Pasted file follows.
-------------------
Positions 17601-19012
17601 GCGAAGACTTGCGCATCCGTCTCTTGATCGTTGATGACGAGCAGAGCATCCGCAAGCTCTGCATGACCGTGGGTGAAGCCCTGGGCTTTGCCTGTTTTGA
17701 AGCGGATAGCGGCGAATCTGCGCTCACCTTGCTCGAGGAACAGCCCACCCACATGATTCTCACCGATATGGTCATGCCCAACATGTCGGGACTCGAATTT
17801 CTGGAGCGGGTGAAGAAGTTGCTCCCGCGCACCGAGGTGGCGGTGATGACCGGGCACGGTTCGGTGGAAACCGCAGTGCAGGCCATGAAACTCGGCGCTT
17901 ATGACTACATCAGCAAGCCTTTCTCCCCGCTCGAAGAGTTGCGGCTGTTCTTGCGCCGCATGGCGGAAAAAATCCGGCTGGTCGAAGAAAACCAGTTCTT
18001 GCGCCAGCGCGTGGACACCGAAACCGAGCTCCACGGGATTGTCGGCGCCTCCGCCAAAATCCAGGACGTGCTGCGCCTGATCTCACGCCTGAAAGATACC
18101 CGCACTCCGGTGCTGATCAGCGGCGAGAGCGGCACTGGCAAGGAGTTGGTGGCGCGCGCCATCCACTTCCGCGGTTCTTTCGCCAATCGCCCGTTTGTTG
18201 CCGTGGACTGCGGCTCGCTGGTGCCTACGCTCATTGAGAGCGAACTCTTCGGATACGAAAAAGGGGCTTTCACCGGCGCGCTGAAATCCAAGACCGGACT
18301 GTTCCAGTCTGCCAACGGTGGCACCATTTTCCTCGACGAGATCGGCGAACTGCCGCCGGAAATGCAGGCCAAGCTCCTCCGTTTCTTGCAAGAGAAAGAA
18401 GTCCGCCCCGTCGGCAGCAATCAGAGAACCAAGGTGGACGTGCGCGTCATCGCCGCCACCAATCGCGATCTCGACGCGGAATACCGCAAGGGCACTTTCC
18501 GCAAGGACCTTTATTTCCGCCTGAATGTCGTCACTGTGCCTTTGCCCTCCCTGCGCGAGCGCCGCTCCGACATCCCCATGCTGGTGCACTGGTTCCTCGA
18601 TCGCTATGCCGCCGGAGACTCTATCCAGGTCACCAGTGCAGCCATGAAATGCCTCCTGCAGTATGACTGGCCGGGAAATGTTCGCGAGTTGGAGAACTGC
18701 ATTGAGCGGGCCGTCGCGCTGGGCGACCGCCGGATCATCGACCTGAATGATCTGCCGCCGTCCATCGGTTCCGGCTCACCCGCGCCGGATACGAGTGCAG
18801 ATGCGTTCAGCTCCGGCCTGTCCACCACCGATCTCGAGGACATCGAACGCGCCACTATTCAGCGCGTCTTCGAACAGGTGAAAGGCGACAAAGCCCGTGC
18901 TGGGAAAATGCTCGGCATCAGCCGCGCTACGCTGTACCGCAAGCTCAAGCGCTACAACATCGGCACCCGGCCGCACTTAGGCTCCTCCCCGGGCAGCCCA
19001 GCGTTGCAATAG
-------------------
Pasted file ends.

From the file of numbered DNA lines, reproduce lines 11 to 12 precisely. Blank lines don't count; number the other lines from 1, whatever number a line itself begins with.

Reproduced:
18501 GCAAGGACCTTTATTTCCGCCTGAATGTCGTCACTGTGCCTTTGCCCTCCCTGCGCGAGCGCCGCTCCGACATCCCCATGCTGGTGCACTGGTTCCTCGA
18601 TCGCTATGCCGCCGGAGACTCTATCCAGGTCACCAGTGCAGCCATGAAATGCCTCCTGCAGTATGACTGGCCGGGAAATGTTCGCGAGTTGGAGAACTGC